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4.0 out of 5 stars49
4.0 out of 5 stars
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Showing 1-3 of 3 reviews(2 star).Show all reviews
9 of 15 people found the following review helpful
on 18 July 2011
Rating: 4.5/10

A pattern seems to be emerging at XL recordings - artists make edgy, interesting earlier albums, then have all the elements that made them fascinating 'rounded off' to create something that's easier to listen to. It's like they get people interested in their artists, then expect to widen the fan base and simultaneously make the music sound more, for want of a better word, 'palatable' using more studio resource. Certainly that's how i view recent output from the label anyway.

So, onto this album. I instantly knew this album maybe more about image and promotion than engaging music just from the opening track. It faded into the background after a minute or so, a theme which continued for much of the album. For this album, the approach appears to have been an electronic wall of sound style, which either works and appeals to you, or doesn't. Largely one-paced songs follow each other (with the exception of Endless Blue & Monica Gems), with not a lot to really hang your hat on, in terms of memorable moments, instead a kind of faux anthemic feel permeates across large swathes of the record. Similar to the friendly fires latest effort - the music seems overproduced, at the expense of, or instead of, real songs. This album is very much a shoegazing album (the sound and structure of the music plus the less abrassive vocals than last time out make it so), and therefore has far less energy and attitude than 'Primary Colours' - gone are the Joy Division comparisons with this latest effort. If you enjoyed the darkness and raw vocals of the last album, then let me warn you, you may not like this. Because of the absence of proper songs, i was left wondering if the title should have been skyving rather than skying.

Like someone else mentioned, it's a little too Simple Minds for comfort. In some respects it reminds me of Ulrich Schnauss, but with vocals, and without the delicate beauty of Ulrich's work. The second track sounds very much like a track by Dreadzone with vocal & wall of sound elements added. 'Dive In' seemed promising but certain vocal parts sounded like, and made me actually sing, (well, in my head) another Horrors track from the previous album.

Some tracks are alright, but, for these ears, a lot of it was quite unremarkable stuff that didn't really capture my imagination or make me think, 'oh yeah! i really like this!', or even, 'that's interesting, i'll listen to that again' I just can't imagine me coming back to this album very often, if at all. This is music for a particular mood, but even then i can't imagine it ever being more than background texture. After a lot more listens perhaps some interesting nuances in the music will come to the fore, but only time will tell - it's certainly true to say that over time some albums soar while others wither. Perhaps better to borrow off a friend and see whether it's worthy of a purchase later. It certainly left me non-plussed, to the extent that i can't even say which of the tracks are highlights :(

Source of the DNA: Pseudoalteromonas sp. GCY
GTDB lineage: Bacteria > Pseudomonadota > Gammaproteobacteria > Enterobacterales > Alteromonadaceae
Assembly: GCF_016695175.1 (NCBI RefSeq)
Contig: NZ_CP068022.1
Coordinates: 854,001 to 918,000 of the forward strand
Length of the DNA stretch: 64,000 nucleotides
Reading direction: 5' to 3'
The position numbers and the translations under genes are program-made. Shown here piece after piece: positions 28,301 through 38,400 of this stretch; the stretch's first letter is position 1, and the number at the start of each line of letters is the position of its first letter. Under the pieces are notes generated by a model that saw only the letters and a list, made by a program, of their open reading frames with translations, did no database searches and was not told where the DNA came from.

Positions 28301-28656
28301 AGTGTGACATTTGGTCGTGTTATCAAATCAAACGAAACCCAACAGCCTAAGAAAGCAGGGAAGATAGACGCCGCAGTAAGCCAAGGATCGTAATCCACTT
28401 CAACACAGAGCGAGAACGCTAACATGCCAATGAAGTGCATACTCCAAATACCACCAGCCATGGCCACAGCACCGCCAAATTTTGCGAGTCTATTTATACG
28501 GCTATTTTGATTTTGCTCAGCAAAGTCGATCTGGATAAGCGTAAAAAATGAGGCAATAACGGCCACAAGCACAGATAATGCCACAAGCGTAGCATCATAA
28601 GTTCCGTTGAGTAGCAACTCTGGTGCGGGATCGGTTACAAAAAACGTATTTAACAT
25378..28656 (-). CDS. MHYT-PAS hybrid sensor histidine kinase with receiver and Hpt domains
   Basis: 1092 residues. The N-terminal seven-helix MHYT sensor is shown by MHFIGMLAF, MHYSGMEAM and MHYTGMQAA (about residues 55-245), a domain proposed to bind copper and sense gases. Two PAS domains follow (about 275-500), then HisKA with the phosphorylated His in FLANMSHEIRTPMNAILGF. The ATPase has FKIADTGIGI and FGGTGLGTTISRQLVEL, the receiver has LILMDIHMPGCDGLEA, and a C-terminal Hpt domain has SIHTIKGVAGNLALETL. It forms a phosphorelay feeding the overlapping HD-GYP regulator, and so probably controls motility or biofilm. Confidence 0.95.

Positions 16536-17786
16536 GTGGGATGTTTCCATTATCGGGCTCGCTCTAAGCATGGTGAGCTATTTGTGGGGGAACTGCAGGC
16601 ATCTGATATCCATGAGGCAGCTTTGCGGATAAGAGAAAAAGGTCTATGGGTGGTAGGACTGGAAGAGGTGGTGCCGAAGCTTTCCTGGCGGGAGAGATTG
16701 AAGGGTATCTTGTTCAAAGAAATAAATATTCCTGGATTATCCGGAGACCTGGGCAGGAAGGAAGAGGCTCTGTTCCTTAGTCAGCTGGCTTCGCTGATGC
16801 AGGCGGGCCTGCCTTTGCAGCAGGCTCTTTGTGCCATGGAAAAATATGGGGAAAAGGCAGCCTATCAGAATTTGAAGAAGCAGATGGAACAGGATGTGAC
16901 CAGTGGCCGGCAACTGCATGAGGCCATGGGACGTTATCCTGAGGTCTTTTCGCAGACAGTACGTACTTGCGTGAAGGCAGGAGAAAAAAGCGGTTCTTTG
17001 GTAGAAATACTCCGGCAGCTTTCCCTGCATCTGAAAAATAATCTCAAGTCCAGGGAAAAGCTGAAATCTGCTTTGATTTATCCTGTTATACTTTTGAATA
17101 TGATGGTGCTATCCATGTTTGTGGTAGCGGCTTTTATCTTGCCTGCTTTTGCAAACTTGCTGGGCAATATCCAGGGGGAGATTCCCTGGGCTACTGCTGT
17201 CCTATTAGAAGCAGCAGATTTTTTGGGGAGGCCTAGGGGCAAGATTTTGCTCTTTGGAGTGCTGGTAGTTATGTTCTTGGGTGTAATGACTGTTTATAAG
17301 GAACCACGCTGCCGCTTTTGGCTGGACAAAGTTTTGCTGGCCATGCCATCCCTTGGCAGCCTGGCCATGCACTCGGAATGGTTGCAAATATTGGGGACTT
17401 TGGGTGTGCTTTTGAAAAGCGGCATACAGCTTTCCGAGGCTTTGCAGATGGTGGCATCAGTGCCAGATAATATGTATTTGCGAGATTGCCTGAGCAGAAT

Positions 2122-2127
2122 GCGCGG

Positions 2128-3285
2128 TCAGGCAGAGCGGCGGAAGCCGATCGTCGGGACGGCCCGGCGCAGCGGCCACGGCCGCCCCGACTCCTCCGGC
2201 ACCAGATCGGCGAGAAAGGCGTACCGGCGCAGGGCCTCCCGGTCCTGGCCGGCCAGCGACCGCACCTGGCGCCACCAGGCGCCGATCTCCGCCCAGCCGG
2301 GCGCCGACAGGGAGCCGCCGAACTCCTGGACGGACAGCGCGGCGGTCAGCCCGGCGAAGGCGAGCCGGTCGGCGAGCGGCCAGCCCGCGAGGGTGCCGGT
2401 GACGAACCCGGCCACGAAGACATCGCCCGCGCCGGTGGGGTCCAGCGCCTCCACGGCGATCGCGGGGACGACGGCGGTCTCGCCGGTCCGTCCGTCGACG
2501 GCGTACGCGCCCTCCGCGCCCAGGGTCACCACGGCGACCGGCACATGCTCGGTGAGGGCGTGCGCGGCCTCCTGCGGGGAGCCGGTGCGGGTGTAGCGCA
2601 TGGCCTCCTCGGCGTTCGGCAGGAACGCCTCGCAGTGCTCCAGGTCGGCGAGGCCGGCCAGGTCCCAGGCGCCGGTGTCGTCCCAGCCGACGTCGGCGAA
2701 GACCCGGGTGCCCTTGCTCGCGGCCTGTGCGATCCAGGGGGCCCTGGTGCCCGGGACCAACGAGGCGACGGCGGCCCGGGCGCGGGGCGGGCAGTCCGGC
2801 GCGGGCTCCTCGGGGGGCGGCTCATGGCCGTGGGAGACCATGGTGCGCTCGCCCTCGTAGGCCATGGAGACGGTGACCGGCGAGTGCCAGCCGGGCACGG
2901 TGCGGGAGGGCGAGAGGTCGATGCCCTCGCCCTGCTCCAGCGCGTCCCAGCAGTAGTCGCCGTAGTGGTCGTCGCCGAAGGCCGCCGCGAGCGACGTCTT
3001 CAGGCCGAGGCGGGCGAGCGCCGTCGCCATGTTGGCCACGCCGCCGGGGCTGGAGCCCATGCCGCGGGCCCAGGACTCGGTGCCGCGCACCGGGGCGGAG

I could perhaps say that Primary Colours didn't contain highlights for me either, but somehow that album worked - sadly, this didn't.

Update: Tried to give this space to grow on me, but it hasn't really. I think the first 3 songs (Changing the rain, You said, I can see through you) are a reasonable opening to an album, and 'Dive In' is decent but the rest is overblown and not worth listening to.
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3 of 6 people found the following review helpful
on 28 July 2011
Firstly, this album sounds nothing like Simple Minds. Just because a group offers keyboards as its main instrument [ although Simple Minds used guitar too ] doesn't mean it sounds like Mr Kerr's band, it patently does not. Also, in conclusion to this false similarity, Simple Minds, around their peak; Empires and Dance, Sons and Fascination, Sister Feelings Call, were far far rockier, inventive and more aggressive sounding than The Horrors. The Horrors, are, like a hell of a lot of modern bands, sadly weak kneed, derivative, and ultimately lacking in invention. This album is pretty poor, even in terms of a pop sphere it just doesn't deliver. Another band lauded to the skies by the NME and other music papers starved of anything which really excites. As Mr Lydon once said "Terminal boredom"
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0 of 6 people found the following review helpful
on 3 October 2011
I was looking forward to listening to The Horrors as they were recommended by a friend and seemed to get pretty good press. On first listen I thought that it was fairly tuneless, with a distinct lack of melody. So I left it for a while thinking that it would be a grower. Looking at the art work with all the vintage synths and keyboards I thought It would definitely be for me. Sadly after more listens I still find it very bland. So it just goes to show, it doesn't matter how cool the sound is, without a good tune and melody, it's not going to work.
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